Q. Now, I wint your recollection now, doctor, what you remember

then you can give us what additional information you get at the next hearing

A. I remember that there was some trouble about this Vary McCarthy:

Q. What was it!

A. As to which Mary McCarthy it was. There were, if I remember correctly, three Vary VicCarthys, one or two at Rainsford Island and at Long Island. Perhaps Dr. Parker can explain it. He made notes of it at the time.

Q. What?

1. I say perhaps Dr. Parker may have made notes of it at the time, and can give a better explanation of it; more accurate than I can.

Q. Don't you remember what the specific trouble was about sending up this body? 4. No, sir; I do not.

Q. Don't you remember that after this body was sent up that the bouly was claimed, and that you hurriedly notitied then not to send that body for dissection, but to send it back to Long Island, and that it was sent back to Long Island ?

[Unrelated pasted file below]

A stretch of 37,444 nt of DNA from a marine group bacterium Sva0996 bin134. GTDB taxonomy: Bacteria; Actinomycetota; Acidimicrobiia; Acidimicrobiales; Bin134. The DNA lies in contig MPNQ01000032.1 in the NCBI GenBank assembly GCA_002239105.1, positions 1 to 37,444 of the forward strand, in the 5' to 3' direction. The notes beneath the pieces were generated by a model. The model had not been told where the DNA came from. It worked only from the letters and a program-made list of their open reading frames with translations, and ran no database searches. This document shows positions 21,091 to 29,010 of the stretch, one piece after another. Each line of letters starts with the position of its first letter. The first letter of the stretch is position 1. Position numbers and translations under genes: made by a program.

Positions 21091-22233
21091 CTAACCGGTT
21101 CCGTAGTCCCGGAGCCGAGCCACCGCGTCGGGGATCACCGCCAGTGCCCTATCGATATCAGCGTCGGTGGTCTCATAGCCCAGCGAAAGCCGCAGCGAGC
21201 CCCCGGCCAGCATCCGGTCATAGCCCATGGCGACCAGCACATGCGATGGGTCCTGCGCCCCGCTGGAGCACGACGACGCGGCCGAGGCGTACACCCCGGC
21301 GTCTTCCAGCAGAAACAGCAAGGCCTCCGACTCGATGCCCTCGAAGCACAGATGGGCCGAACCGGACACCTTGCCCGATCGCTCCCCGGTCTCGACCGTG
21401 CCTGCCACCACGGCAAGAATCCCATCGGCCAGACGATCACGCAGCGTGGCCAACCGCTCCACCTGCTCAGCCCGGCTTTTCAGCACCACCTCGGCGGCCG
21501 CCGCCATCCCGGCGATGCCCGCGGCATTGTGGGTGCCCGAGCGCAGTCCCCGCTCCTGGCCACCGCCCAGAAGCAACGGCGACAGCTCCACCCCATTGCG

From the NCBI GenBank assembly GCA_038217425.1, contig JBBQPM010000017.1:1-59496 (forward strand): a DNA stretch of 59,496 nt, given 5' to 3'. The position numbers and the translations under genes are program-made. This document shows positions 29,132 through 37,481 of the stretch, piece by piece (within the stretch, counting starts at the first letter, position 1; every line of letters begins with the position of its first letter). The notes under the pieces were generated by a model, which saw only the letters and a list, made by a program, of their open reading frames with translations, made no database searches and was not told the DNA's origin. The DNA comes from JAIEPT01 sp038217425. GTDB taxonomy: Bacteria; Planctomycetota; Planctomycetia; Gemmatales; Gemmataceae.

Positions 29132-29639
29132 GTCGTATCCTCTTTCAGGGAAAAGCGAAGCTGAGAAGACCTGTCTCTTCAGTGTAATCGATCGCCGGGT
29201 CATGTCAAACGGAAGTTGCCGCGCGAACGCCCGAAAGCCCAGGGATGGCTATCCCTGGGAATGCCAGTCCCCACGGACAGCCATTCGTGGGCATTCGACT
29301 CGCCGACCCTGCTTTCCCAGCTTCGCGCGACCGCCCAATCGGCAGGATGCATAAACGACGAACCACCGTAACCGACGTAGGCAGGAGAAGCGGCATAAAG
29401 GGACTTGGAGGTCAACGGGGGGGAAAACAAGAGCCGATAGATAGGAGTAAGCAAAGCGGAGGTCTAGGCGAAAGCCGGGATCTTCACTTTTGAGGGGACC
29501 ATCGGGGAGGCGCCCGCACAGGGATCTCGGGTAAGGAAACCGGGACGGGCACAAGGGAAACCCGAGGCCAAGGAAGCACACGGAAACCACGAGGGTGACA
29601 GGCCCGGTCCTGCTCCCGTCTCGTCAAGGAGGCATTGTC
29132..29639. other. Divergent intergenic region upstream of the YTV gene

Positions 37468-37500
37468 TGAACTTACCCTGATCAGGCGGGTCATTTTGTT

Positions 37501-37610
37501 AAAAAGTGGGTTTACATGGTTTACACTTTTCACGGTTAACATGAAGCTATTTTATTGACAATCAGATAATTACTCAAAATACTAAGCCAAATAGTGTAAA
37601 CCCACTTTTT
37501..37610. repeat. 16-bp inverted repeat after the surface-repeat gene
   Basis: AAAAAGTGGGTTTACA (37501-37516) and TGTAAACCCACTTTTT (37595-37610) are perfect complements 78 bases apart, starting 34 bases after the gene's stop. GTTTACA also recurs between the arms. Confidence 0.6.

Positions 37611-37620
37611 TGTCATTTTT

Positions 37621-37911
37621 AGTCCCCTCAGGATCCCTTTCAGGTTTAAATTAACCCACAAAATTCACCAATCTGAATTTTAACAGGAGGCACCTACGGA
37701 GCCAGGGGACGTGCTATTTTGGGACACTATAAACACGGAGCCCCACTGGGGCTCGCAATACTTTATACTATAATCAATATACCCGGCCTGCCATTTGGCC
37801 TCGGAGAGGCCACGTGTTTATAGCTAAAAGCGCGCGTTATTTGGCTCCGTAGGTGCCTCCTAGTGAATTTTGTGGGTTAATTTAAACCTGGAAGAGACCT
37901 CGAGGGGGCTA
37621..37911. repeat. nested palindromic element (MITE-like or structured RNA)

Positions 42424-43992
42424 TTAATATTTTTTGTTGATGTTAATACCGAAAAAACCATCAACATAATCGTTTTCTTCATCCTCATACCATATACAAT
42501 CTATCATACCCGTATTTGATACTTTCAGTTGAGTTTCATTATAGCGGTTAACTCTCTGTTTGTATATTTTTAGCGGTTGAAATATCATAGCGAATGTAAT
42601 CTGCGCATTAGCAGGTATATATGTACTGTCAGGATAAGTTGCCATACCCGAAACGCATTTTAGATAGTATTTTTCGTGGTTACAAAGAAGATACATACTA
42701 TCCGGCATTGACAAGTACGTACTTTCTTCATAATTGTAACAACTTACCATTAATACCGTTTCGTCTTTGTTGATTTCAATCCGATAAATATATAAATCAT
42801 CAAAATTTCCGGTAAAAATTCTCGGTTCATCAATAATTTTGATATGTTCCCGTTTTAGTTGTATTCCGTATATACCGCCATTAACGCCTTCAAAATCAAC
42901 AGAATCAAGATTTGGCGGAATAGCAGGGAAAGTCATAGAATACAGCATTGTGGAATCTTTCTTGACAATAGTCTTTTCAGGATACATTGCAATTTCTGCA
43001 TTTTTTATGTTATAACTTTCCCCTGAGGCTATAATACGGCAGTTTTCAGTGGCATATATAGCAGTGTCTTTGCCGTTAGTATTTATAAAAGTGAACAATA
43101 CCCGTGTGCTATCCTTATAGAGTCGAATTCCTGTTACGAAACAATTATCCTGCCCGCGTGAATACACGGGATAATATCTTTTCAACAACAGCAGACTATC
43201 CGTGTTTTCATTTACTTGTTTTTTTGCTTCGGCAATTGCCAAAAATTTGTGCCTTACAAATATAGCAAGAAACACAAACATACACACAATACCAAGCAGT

d. Yes, sil'; I do.
Q. You remember that now, do you?
A, Yes, sir; I do.
Q. And those bodies had been sent up?

I don't remember even now whether the body had been sent or not, but my impression is that it had.

Q. Yes, and that they were sent up before the lapse of the five days?

1. No, sir; they were not.
Q. Well, Cuddy's was, wasn't it?
A. I don't know, sir.

Q. You just answered a few moments ago that it was only four days between November 21 and Norember 25 ?

d. Well, I don t know what date they were sent up, you know. They go up and get the permit for remoral before we send the body. They might not have sent down for us to

Q. Well, they have got to wait until the end of the fire days, haven't